The question is why to use an electronic ignition on your classic or vintage car? There are two main reasons. First: you cannot get the parts or revision of a magneto is too expensive.
Secondly: comfort. I'll explain this last argument later on. I'll first give an overview of the components of an electronic ignition: the electronic sensor, the electronics and eventually the software and the coil.
The electronic sensor replaces the breaker points and gives the signal to the electronics to activate the coil and to give a spark. I'm using Hall sensors of Honeywell. I have two types.
The SR17C is a fork model and through the fork runs a (soft iron) vane. For a 4 cylinder engine the vane has 4 blades. When the blade enters the sensor the coil will be activated by the electronics; leaving the sensor the activation stops and there is a spark. The second is a SR13R. This one is activated by magnets. Above the sensor a rotor is turning with 4 x 2 magnets (4 cylinder). When a northpole passes, the coil will be activated. A southpole initiates the spark.
The length of the blades or the distance between southpole and northpole determines the dwell angle. For a standard coil the dwell time is about 4 milliseconds. However, the speed of the engine influences the dwell time. So the length of the vane blades will be chosen based on two third of the top revolutions of the engine.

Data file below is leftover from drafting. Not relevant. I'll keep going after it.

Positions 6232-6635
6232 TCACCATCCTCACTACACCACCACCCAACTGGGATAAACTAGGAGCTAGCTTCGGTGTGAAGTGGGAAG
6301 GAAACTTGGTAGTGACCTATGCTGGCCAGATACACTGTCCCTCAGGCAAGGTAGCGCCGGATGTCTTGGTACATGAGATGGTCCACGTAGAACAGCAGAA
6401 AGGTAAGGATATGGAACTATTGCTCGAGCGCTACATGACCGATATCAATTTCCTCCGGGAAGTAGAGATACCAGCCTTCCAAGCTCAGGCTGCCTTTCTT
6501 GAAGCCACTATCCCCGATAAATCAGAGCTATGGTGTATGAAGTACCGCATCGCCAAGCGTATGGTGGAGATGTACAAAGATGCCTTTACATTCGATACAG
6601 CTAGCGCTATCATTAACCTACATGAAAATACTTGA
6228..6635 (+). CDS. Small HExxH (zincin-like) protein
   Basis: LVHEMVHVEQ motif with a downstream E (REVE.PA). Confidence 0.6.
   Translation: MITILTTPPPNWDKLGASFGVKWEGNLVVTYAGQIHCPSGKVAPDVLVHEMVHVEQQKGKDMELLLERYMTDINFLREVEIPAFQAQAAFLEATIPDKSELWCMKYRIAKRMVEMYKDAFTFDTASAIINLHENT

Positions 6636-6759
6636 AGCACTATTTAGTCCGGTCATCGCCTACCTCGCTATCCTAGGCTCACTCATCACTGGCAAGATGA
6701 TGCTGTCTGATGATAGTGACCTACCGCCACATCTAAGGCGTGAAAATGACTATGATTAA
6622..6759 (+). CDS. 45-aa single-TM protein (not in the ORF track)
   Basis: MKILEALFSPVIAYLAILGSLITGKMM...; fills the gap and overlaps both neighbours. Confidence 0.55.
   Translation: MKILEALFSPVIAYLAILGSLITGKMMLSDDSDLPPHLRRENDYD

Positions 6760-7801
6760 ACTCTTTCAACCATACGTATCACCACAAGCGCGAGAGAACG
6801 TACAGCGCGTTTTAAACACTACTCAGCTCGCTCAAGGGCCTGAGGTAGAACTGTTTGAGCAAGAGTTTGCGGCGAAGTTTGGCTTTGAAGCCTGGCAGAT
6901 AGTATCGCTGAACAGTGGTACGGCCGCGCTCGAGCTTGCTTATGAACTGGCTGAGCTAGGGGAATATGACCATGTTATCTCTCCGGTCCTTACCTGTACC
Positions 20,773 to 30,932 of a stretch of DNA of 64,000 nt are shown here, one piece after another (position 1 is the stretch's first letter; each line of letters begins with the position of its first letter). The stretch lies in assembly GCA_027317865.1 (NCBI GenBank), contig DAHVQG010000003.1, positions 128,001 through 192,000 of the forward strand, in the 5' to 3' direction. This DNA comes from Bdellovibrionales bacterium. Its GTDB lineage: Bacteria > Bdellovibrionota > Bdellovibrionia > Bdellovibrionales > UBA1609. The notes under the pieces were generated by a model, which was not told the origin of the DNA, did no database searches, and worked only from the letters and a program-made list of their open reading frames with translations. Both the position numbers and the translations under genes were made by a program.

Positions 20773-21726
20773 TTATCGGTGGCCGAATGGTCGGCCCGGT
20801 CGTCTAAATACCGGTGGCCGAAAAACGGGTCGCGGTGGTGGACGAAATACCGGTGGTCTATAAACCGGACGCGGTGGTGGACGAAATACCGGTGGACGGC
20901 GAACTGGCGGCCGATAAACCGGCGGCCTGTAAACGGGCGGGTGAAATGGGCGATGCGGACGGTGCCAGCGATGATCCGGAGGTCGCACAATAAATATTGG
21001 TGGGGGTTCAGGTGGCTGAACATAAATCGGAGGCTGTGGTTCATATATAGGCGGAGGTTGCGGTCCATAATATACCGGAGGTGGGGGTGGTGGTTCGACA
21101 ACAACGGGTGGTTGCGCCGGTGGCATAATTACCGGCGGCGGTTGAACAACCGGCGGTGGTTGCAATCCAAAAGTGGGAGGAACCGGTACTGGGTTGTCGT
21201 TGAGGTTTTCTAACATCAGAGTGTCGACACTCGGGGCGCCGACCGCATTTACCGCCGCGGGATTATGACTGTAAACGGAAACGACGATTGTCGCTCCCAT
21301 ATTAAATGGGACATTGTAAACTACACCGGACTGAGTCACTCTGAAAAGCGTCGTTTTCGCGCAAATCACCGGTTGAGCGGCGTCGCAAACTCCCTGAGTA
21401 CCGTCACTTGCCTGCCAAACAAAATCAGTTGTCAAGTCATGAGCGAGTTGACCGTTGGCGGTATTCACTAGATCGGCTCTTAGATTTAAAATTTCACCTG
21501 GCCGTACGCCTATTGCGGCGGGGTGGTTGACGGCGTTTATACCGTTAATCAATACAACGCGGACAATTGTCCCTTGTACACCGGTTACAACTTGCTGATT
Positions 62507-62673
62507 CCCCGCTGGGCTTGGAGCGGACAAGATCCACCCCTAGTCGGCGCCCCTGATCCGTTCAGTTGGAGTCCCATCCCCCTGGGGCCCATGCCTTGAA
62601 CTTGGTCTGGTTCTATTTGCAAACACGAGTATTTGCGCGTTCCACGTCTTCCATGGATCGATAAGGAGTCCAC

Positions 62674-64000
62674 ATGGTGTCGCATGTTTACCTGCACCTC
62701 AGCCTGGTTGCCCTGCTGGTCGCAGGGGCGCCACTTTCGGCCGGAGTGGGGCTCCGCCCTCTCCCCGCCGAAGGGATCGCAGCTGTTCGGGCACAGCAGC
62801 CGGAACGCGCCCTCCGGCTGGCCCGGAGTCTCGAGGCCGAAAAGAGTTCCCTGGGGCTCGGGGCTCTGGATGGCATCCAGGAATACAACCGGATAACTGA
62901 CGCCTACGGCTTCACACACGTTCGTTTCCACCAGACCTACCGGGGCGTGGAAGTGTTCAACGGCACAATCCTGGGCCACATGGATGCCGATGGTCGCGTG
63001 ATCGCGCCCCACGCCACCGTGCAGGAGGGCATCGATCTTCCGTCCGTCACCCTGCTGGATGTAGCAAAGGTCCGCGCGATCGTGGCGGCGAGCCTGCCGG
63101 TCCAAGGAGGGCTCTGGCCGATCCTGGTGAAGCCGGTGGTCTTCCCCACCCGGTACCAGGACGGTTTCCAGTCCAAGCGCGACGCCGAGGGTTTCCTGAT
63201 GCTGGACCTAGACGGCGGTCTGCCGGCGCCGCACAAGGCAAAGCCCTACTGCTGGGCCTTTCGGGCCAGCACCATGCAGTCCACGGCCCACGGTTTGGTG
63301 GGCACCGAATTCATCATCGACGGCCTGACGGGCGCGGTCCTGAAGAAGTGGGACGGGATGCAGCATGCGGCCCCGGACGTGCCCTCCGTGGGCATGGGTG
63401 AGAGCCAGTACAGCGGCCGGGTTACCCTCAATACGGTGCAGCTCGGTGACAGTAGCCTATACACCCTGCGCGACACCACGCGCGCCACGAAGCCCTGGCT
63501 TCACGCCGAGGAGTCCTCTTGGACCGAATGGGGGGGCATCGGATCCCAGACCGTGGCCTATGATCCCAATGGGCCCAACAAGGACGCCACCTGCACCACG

The use of a (breaker point) capacitor is not neccessary anymore.
Electronics and software
The electronics translates the sensor signal to a switch of the main transistor. The main transistor in the electronics switches the coil. Now there are two types of electronic regulation. First: you can have a fixed ignition timing. The neccessary retard of the ignition will be regulated by hand, or by mechanic and/or vacuum retard.
Secondly: The ignition timing will be regulated fully digital by a processor. The ignition timing is mapped in the software and depending of the revs of the engine the electronics regulates the ignition timing. Also the dwell angle will be regulated by the software, so there is always a fxed dwell time of 4 milliseconds.
For a classic or vintage car I don't advise to buy a fully digital ignition. The price is higher and the advantage is negligible, unless there are non solvable problems with the mechanic or vacuum retard.